Information security isn't just the domain of those branded information security professionals but also requires the knowledge of nearly every other IT occupation as well as individuals in many non-technology jobs, too.
One problem tracking IT security employment is the dearth of information. Even the most trustworthy organization in collecting employment data, the Bureau of Labor Statistics, furnishes infosec data it cautions aren't reliable.
Creating a more trusted Internet ecosystem should help all types of enterprises and leaders implement identity management solutions that extend beyond usernames and passwords, White House Cybersecurity Coordinator Howard Schmidt says.
As enterprises spend frugally on IT security, cybercriminals aren't, and that presents big problems for organizations working feverishly to secure their digital assets, says Steve Durbin, global vice president of the Information Security Forum.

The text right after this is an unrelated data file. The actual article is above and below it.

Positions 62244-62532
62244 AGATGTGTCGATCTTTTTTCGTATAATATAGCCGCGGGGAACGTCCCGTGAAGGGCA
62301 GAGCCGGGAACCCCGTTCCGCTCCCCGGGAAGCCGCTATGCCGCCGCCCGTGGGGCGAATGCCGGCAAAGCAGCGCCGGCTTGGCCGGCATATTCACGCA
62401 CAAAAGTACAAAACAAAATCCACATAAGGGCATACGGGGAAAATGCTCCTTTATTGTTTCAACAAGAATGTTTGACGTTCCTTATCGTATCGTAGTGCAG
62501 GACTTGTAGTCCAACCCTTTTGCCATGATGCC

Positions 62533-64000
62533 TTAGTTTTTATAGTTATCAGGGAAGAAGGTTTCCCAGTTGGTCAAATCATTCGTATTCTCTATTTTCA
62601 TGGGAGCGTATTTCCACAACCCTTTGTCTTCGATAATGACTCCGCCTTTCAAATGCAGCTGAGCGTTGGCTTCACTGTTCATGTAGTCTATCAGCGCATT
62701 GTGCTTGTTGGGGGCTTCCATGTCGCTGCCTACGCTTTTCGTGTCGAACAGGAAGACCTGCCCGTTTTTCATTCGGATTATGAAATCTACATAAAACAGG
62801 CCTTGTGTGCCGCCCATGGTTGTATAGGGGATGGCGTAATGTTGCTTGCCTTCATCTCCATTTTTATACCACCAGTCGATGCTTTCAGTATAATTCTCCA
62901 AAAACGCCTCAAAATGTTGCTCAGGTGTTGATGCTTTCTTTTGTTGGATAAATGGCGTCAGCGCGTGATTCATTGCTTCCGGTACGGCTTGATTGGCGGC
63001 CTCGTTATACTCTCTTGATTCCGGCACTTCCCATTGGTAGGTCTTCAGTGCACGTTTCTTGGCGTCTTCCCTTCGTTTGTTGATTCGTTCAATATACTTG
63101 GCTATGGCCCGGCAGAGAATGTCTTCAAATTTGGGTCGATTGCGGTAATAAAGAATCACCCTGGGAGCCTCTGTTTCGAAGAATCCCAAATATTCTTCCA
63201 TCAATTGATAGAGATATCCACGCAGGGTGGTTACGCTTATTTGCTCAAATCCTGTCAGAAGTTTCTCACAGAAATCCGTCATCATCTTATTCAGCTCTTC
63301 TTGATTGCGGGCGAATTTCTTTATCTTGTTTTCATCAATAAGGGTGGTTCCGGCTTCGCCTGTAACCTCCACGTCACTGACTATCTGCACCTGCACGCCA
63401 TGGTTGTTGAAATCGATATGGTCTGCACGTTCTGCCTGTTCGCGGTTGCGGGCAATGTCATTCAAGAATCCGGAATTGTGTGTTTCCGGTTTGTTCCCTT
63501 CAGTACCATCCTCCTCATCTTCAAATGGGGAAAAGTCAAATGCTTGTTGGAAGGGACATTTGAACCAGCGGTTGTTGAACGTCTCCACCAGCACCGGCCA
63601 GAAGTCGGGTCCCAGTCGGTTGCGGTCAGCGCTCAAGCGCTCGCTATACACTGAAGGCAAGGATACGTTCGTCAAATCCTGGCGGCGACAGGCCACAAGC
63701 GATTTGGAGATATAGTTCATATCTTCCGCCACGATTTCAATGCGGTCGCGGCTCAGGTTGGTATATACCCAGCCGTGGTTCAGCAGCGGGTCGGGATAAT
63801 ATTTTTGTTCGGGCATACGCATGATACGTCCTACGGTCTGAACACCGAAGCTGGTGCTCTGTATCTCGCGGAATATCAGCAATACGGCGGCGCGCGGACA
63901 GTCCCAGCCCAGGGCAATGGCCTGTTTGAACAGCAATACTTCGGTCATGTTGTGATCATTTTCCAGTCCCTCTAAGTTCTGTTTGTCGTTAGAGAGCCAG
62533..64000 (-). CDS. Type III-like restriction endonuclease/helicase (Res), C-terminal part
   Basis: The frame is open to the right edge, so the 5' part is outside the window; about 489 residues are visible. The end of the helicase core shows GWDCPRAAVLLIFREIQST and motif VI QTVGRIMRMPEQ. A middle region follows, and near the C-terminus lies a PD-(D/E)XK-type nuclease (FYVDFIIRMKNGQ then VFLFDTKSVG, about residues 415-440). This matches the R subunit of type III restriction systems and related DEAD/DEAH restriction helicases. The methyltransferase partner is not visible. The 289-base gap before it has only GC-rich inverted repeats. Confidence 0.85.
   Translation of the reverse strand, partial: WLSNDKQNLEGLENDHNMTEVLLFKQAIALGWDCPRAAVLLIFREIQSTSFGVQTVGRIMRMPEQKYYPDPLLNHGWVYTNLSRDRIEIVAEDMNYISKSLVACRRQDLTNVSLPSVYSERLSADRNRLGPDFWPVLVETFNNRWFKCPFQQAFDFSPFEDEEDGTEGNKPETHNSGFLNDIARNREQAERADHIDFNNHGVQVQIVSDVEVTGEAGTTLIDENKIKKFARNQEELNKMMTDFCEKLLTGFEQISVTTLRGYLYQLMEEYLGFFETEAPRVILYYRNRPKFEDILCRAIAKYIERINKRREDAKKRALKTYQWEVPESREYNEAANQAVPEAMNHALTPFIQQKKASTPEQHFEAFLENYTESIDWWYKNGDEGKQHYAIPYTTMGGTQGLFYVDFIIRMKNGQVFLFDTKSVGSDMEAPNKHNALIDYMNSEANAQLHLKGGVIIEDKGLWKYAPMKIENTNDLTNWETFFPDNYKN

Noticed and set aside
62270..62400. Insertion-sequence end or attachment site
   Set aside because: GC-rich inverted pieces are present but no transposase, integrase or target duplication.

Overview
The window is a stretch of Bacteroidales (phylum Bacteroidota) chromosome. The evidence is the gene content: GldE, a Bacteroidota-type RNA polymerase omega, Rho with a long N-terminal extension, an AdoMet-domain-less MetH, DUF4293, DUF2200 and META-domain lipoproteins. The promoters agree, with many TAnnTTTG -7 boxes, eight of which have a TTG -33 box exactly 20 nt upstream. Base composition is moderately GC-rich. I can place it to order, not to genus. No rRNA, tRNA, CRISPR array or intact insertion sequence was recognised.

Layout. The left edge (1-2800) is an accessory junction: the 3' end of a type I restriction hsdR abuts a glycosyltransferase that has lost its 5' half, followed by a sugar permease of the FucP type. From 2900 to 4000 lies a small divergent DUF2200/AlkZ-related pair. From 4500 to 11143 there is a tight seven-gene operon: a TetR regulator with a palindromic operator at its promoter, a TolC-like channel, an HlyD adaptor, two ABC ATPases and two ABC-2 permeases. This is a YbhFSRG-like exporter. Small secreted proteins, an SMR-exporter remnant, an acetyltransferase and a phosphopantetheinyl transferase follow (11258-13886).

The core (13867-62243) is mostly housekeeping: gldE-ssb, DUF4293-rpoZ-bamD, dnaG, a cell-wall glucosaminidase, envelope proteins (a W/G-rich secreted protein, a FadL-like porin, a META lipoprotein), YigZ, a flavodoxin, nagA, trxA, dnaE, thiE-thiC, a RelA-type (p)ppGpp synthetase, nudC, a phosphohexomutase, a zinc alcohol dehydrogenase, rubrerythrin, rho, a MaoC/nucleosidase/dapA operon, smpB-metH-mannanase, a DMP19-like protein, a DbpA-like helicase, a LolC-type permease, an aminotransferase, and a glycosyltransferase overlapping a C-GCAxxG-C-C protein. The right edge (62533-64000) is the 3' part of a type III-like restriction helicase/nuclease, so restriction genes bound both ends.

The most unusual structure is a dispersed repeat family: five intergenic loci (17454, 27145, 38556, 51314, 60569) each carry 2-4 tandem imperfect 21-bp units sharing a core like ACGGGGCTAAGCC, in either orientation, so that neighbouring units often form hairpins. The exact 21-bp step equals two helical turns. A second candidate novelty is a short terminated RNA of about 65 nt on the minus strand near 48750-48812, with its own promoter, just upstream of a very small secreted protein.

Although the Obama administration's recently announced Consumer Privacy Bill of Rights shouldn't be seen as the "be-all, end-all," says privacy and data security lawyer Lisa Sotto, they are an important step forward in getting industries and leaders to start thinking about privacy more seriously.
Hacking is behind most large-scale data breaches. What steps can organizations and leaders take to safeguard their information post-attack? Karen Barney of the Identity Theft Resource Center offers advice.